Air Force Answers Question About Afterburner Use For F-35s On National Guard Bases

The following is a response provided to Senator Leahy by the Air Force to his inquiry about whether the Headquarters of the Air Force was directing Air National Guard units to plan for additional afterburner use. The Vermont Air National Guard (VTANG) has long said that VTANG “does not intend to fly more than 5 percent of takeoffs with afterburners.” An internal email from Air Combat Command shared with opponents of the F-35 in Vermont claimed a contractor had said noise studies for Joint Reserve Base Fort Worth should be conducted to consider the option for higher afterburner usage, but did not assert that there would be any changes for National Guard units. Senator Leahy inquired with the Air Force to ascertain if higher afterburner usage would be recommended for Air National Guard units, or if the reported email referred only to the Air Force Reserve unit basing study at Fort Worth. The Air Force confirmed that the Air National Guard would maintain afterburner usage of five percent or below, and any changes were only under consideration for Fort Worth and for the Air Force Reserve.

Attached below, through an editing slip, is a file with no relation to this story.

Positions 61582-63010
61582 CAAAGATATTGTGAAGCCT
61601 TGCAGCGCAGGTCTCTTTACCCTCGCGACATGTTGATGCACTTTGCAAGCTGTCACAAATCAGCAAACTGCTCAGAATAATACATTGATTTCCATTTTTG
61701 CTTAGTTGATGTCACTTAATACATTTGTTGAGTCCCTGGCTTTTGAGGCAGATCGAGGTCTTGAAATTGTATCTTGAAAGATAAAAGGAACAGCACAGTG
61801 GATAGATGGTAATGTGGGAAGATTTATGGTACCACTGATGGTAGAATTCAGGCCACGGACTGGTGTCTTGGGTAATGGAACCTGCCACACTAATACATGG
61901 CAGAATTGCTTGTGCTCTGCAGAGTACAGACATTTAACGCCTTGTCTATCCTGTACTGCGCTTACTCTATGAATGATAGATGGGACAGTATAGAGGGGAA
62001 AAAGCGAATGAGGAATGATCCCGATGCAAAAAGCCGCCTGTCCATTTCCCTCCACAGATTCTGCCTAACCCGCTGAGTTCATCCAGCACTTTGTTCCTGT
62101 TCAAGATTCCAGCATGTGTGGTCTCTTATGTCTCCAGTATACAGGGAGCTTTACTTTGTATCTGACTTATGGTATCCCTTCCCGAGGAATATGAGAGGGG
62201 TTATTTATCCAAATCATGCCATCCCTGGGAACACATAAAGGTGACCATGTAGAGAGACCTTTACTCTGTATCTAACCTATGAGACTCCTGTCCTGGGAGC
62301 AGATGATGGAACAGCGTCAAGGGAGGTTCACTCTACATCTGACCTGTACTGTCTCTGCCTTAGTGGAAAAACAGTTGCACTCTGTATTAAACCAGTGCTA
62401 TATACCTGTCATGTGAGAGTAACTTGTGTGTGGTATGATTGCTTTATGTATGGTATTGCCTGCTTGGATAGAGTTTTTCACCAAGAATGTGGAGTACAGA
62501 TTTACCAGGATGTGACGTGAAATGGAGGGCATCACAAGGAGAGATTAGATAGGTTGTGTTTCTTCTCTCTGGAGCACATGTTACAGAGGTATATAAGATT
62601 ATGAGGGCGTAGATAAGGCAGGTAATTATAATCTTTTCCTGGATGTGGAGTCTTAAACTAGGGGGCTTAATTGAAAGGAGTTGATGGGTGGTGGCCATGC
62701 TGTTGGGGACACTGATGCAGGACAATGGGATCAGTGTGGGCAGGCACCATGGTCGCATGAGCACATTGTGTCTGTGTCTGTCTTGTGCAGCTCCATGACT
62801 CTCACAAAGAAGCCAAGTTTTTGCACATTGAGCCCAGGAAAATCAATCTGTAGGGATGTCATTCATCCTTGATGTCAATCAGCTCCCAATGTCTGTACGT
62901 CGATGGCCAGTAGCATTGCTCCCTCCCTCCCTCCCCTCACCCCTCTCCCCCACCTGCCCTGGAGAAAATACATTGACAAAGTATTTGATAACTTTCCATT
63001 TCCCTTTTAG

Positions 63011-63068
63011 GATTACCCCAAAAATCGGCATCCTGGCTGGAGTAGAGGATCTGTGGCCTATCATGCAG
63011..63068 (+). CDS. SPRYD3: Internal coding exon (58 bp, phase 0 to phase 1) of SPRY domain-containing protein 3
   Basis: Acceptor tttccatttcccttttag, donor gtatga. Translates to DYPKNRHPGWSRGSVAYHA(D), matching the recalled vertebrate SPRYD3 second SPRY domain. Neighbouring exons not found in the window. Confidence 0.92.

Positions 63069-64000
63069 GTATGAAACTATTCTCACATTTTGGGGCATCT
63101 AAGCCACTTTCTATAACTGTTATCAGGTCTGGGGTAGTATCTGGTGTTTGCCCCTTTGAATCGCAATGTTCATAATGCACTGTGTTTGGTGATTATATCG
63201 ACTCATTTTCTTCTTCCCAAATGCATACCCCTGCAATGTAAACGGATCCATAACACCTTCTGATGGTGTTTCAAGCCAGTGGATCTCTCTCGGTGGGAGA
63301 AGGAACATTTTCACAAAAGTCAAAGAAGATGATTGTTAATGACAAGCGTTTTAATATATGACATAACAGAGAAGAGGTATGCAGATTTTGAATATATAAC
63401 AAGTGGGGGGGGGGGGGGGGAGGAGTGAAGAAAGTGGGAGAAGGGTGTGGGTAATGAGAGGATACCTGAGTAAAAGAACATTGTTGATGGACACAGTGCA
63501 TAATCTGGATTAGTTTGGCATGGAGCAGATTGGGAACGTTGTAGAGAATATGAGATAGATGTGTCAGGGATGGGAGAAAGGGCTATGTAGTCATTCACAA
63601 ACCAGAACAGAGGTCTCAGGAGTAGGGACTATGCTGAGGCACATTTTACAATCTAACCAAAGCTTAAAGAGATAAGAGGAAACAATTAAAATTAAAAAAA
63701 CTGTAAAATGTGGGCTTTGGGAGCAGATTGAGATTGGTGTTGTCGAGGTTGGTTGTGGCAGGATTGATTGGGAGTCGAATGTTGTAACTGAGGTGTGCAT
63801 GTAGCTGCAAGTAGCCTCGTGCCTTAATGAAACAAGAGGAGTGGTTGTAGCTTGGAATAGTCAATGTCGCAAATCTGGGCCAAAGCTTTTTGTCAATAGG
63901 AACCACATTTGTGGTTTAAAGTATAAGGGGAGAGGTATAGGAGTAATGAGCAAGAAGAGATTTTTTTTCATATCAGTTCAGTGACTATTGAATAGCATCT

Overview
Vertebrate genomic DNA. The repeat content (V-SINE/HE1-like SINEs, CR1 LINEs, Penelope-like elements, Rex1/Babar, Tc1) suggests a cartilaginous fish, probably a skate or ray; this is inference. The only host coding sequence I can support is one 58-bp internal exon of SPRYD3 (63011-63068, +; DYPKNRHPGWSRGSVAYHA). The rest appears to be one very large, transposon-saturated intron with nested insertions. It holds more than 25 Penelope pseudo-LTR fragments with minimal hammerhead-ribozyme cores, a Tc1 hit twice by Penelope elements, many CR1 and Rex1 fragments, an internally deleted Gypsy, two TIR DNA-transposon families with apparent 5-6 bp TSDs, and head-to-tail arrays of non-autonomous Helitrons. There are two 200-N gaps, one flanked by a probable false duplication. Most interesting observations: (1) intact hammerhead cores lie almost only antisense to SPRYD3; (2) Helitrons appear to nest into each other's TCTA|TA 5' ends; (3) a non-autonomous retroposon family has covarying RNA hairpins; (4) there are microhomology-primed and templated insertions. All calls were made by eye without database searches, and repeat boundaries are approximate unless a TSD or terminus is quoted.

The Air National Guard is a dual-mission force geographically bound to individual states and under the command of its governor, with both Federal and State responsibilities. Guard units tend to be largely made up of individuals from the local community, who serve for decades and sometimes their entire careers with their state. In contrast, the Air Force Reserve is a Federal force always reporting through the national chain of command, which draws individuals from around the country with specific skills.

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